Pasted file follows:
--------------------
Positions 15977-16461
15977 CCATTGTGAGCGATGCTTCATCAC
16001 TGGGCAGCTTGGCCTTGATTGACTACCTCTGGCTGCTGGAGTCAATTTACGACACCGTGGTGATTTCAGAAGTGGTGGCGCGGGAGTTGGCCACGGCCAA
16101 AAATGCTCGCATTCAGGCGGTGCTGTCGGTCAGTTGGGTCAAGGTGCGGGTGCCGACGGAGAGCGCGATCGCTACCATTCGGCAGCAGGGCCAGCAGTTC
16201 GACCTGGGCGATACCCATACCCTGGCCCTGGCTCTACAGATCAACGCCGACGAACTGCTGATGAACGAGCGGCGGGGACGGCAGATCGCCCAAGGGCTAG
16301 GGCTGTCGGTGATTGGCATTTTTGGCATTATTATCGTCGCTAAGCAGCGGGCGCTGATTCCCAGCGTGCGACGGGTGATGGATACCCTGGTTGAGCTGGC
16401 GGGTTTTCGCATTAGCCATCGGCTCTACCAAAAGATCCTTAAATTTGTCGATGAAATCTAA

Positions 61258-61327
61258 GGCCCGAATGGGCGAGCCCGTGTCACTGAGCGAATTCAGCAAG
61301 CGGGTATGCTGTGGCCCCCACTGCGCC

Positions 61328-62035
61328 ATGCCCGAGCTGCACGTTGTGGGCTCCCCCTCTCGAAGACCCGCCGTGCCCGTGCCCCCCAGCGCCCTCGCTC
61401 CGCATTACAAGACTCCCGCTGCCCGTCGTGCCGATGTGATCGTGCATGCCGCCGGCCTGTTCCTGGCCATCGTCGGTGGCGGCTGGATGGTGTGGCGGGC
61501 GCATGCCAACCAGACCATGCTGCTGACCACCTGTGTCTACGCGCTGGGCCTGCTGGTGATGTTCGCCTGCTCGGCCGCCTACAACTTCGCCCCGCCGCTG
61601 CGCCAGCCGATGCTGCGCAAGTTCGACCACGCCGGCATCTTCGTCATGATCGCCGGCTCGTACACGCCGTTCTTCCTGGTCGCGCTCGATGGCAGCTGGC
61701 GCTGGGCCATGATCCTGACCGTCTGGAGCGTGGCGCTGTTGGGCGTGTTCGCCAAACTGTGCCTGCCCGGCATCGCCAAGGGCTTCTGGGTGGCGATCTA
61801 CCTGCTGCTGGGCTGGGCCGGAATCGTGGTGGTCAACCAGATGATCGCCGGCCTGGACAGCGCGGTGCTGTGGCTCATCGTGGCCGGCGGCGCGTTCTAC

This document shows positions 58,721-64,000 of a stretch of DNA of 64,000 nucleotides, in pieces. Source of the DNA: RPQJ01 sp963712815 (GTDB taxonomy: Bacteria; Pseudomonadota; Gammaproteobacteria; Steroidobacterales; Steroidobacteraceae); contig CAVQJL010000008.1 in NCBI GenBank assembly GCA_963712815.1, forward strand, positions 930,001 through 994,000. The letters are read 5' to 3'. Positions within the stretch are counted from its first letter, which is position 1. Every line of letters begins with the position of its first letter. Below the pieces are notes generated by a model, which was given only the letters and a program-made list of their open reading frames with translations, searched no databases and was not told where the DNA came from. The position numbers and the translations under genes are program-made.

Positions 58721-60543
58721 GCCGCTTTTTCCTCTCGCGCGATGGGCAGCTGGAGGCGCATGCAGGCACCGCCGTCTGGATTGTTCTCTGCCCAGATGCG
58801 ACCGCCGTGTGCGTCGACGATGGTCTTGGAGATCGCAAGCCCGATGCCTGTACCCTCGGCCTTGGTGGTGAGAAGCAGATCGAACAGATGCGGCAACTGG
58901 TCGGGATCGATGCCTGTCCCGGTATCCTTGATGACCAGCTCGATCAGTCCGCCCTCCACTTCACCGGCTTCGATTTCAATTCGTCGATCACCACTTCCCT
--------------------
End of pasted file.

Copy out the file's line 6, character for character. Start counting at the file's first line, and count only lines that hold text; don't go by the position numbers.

16301 GGCTGTCGGTGATTGGCATTTTTGGCATTATTATCGTCGCTAAGCAGCGGGCGCTGATTCCCAGCGTGCGACGGGTGATGGATACCCTGGTTGAGCTGGC